South Korea’s composite consumer sentiment index inched up 0.1 point to 111.2 this month from June, indicating a phase of adjustment in anticipation for President Moon Jae-in’s new policies, the Bank of Korea said Tuesday.
The CCSI has moved upward six straight months and been in optimistic terrain for four consecutive months, inching closer to the 111.4 recorded in January 2011. However, the increase in July was close to “insignificant,” Park Sang-woo, an official at the BOK, told reporters.
The estimate by the BOK was based on a survey of 2,025 respondents from July 11-18.
Since posting an eight-year low in January at 93.3 after declining three months in a row, the index has been on a gradual rise. It hovered between the high-90s and 110 for nearly six years, but dropped 6.3 points in November 2016 upon the corruption scandal that resulted in former President Park Geun-hye’s impeachment.
The CCSI consists of six consumer survey indexes that gauge consumers’ current views and outlook for the national economy and livelihood, as well as their views on household income and spending. An index above 100 represents optimism and below 100 shows pessimism.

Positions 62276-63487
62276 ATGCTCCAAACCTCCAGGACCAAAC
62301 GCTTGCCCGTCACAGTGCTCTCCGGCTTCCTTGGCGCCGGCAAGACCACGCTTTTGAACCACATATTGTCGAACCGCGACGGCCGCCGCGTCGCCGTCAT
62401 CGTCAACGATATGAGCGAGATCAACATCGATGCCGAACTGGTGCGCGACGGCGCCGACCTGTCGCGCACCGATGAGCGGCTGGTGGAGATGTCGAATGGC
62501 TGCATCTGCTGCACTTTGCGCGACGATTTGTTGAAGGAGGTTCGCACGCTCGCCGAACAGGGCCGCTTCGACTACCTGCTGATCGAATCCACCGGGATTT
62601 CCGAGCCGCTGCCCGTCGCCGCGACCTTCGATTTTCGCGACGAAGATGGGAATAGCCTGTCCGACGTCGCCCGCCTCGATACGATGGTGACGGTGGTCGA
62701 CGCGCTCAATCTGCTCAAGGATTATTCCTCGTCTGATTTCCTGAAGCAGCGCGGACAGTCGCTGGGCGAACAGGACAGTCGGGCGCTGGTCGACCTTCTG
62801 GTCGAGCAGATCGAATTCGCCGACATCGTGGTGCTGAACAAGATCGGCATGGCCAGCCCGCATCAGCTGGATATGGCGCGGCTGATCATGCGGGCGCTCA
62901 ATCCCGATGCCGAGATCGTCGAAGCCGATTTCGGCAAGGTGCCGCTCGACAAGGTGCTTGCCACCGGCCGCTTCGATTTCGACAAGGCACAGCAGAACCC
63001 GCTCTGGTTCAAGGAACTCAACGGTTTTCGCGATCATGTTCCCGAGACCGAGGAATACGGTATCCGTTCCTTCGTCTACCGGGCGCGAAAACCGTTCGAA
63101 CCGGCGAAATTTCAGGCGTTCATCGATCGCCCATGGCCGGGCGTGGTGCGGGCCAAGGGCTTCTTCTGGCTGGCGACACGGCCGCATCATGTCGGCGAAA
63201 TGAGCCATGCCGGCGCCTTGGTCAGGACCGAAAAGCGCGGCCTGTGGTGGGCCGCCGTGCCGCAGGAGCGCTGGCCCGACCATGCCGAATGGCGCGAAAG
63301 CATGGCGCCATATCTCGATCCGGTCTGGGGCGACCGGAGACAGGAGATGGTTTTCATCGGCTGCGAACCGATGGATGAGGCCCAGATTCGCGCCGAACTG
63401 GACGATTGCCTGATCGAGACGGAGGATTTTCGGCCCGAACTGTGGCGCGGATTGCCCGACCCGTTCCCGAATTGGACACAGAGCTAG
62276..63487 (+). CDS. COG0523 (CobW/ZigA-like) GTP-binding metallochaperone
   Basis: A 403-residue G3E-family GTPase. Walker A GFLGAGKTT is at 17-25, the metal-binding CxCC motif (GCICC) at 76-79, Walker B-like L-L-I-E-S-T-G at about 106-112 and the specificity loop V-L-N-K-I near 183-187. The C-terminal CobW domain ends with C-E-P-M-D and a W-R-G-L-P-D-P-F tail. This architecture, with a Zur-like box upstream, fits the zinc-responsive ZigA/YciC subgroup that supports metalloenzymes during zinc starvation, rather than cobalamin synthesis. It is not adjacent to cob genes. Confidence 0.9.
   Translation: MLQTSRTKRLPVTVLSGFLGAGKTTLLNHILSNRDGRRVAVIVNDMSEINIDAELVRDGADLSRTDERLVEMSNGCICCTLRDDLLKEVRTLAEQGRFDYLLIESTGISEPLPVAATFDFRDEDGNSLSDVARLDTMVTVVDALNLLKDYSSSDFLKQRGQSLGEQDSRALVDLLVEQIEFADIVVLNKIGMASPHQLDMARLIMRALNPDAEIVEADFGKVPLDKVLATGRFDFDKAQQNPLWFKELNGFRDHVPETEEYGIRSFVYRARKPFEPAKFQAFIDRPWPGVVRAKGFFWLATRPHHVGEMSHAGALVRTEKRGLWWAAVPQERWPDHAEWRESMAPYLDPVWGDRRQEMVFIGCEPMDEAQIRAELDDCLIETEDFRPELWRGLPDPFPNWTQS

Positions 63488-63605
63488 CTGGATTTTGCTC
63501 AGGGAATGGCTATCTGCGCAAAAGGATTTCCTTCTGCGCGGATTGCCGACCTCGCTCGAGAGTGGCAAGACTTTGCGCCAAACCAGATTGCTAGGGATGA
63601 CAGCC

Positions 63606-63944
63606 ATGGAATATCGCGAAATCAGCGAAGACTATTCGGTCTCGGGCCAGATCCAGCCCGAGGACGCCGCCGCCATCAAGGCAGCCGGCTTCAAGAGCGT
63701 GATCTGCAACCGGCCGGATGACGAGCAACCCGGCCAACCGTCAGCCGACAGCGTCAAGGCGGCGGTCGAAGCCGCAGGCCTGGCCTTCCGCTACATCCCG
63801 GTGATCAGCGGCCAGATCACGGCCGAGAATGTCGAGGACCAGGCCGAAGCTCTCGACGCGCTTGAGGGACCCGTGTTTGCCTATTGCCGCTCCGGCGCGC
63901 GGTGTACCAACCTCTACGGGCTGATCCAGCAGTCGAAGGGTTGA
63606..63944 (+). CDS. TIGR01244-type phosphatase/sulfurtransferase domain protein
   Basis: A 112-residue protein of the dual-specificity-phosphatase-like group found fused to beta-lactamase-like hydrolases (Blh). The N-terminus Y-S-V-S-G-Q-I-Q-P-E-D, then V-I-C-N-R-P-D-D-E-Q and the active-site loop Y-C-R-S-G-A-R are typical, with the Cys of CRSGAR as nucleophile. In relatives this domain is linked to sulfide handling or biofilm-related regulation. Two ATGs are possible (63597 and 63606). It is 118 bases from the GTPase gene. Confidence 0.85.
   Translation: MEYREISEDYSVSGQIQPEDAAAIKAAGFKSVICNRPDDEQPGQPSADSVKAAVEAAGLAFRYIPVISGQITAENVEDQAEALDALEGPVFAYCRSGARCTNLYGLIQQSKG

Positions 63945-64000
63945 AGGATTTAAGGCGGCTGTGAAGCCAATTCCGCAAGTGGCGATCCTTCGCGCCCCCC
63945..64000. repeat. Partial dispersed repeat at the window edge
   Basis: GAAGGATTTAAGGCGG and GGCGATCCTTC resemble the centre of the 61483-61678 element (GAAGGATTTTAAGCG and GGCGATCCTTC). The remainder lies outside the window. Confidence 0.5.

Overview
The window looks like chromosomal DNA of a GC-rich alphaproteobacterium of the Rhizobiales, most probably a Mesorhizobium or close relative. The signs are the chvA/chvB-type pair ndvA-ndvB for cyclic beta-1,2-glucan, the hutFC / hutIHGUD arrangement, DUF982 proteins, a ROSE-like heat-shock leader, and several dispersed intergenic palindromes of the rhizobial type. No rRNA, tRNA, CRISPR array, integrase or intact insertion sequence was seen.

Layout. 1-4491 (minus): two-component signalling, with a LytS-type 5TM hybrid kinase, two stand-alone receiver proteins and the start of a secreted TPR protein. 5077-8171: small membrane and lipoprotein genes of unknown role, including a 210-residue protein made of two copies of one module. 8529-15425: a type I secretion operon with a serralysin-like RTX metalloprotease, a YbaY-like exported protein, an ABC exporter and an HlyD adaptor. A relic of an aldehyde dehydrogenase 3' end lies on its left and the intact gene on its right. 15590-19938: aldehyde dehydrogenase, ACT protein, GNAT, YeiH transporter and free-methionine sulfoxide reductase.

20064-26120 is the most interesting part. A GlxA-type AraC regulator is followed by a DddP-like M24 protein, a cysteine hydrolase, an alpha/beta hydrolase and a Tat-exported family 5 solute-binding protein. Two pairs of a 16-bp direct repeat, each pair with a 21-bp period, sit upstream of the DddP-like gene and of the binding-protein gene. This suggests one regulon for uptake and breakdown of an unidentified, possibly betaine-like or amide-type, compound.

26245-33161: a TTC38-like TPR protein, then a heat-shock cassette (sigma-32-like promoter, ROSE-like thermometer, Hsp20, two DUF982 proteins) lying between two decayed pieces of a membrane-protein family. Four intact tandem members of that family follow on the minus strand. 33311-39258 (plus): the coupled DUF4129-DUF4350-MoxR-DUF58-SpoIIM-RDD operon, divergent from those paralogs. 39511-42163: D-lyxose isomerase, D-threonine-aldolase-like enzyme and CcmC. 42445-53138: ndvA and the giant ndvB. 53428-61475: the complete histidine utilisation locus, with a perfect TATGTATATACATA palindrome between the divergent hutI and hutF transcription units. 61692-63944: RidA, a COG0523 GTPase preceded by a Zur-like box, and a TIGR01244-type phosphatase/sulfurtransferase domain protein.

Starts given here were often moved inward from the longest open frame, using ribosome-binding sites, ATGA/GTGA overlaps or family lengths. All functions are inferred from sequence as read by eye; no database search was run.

Optimism was weaker in terms of spending and outlook for the economy compared to the previous month. But this was offset by higher optimism toward the current economy, positive current views and the outlook on livelihood. The outlook for household income remained flat.
Other than the survey indexes comprising the CCSI, the survey index measuring employment opportunity saw a visible drop of 11 points to reach 110. Created in July 2008, the total average of the index stands at 86.
The consumer survey index linked to wage level saw a 2 point rise to reach 124, marking an increase for six consecutive months. Since its creation in January 2013, the total average of the index has stood at 110. Park of the BOK said the effects of the minimum wage hike announcement have not been fully reflected.
The BOK’s data also indicated the consumer perceived price inflation remained unchanged at 2.5 percent, while the inflation forecast slid 0.1 percentage point to 2.5 percent in July. The expected shortage in crop supply due to the torrential rain that has swept the nation over several weeks has not been reflected, Park said.
By Son Ji-hyoung (firstname.lastname@example.org)